Against the Wall: National Alliance Beset with Problems

Billy Roper (left), the Alliance membership official who was booted out of the group in September 2002, recently shook hands with Fred Streed, the Alliance board member who resigned this August.

Money, Loyalty and Criticism
Shortly after firing Roper, Erich Gliebe traveled to Georgia to solidify the shaky support of Chester Doles, the state unit leader. He stuck a gold pin of a "life rune" — the symbol of the Alliance — into Doles' lapel, and a few days later named Doles as one of a handful of designated Alliance spokesmen. But the flattery failed. By January 2003, Doles was publicly saying that he would no longer host meetings of the Alliance, which he characterized as replete with informants and enemies.

Two months later, on March 7, Doles was arrested after some 70 members of the Joint Terrorism Task Force raided his Dahlonega home, finding 13 firearms and charging Doles with being a felon in possession of guns. (After beating a black man driving with a white woman, Doles, a former Klansman with a swastika tattooed on one hand, had been sentenced to seven years. He served almost four.)

Gliebe showed little interest in helping the man who had apparently already decided to desert him. But many others in the group felt strongly about Doles, who was a very popular leader and had built a large and tightly knit Georgia unit.

The fact that Doles was jailed and left 11 children with no income behind him — as well as questions about the validity of the charges — brought Doles great sympathy.

By summer, a maverick Alliance member, Alex Linder (see profile Potty Humor and the Revolution), was writing about Doles on his personal Web site, Vanguard News Network (VNN), which had acquired great popularity on the white supremacist scene. It wasn't long before Linder announced that an anonymous donor had offered to match $25,000 in donations to a Doles defense fund.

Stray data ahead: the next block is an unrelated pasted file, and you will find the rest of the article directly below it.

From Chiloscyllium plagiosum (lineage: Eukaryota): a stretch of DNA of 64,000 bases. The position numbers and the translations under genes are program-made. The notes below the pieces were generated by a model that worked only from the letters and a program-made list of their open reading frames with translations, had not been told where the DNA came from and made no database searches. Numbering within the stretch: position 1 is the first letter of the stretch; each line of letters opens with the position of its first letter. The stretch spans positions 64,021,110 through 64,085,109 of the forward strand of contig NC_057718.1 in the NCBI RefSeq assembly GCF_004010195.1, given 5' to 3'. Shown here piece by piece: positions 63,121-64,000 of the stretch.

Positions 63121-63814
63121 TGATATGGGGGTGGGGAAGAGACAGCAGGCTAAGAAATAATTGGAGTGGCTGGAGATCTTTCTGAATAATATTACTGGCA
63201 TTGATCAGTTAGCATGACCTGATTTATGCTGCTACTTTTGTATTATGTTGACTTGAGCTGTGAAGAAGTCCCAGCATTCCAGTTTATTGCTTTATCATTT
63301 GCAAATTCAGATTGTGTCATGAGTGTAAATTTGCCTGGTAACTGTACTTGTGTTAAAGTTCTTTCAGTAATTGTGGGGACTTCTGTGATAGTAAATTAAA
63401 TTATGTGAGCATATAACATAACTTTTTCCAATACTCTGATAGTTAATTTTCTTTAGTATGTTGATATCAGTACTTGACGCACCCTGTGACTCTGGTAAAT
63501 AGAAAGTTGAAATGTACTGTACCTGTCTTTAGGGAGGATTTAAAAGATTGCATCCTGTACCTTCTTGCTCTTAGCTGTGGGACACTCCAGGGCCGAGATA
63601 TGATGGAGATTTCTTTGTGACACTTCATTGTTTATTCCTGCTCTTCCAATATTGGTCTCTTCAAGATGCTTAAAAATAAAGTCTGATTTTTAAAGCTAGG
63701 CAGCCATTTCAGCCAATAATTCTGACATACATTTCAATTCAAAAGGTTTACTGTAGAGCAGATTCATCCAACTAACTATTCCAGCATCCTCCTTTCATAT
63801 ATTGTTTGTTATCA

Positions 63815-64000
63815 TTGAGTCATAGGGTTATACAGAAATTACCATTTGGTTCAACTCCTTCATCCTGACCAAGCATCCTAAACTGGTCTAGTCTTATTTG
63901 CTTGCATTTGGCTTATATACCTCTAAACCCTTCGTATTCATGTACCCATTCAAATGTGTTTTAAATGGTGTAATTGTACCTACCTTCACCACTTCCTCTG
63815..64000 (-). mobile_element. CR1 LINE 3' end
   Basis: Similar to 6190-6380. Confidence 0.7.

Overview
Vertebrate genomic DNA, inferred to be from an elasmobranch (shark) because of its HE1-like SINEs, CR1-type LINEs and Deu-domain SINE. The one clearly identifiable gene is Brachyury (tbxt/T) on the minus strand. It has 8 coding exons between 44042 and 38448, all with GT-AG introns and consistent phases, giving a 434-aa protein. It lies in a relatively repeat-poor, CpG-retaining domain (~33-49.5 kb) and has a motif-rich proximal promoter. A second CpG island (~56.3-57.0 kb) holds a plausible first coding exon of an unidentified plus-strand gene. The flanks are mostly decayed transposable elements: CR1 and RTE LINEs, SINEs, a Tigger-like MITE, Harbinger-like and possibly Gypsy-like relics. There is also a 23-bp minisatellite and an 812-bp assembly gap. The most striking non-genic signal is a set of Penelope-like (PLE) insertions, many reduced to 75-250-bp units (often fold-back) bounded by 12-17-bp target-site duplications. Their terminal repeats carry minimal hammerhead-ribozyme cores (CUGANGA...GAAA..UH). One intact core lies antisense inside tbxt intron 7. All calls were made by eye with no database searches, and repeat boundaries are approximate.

Linder dubbed this anonymous donor "Jimmy Teuton, Goy Genius" — after the cartoon character "Jimmy Neutron, Boy Genius" — and plugged his offer repeatedly. Soon, donations were flowing into VNN.

 

National Alliance board members before June 2003 (clockwise from top left): Erich Gliebe, Fred Streed, Kitti Molz and Bob DeMarais.

Meanwhile, financial trouble was becoming obvious inside the Alliance's compound near Mill Point, W. Va. Increasingly, members of the board that oversees the Alliance — made up of Gliebe, Fred Streed, Kitti Molz and Bob DeMarais — were aware of serious problems.

Gliebe was spending more than the Alliance was taking in, and DeMarais, a former college business professor, was making little headway in convincing Gliebe that changes had to be made. In early June, a frustrated DeMarais resigned from the board, although that fact was kept secret for another two months.

On July 4, Linder made a startling announcement. Donors had sent him $48,726, which meant that with the $25,000 matching offer, the Doles family could hire Bob Barr, a former Republican congressman, as its high-powered attorney. The same day, Linder launched his VNN Forum, an uncensored Internet chat group that would become a key venue for internal and external criticism of Gliebe and his regime. Not long after, Linder gave Doles' wife nearly $80,000, and she did hire Barr.

Linder had pulled it off. And Gliebe was not looking good.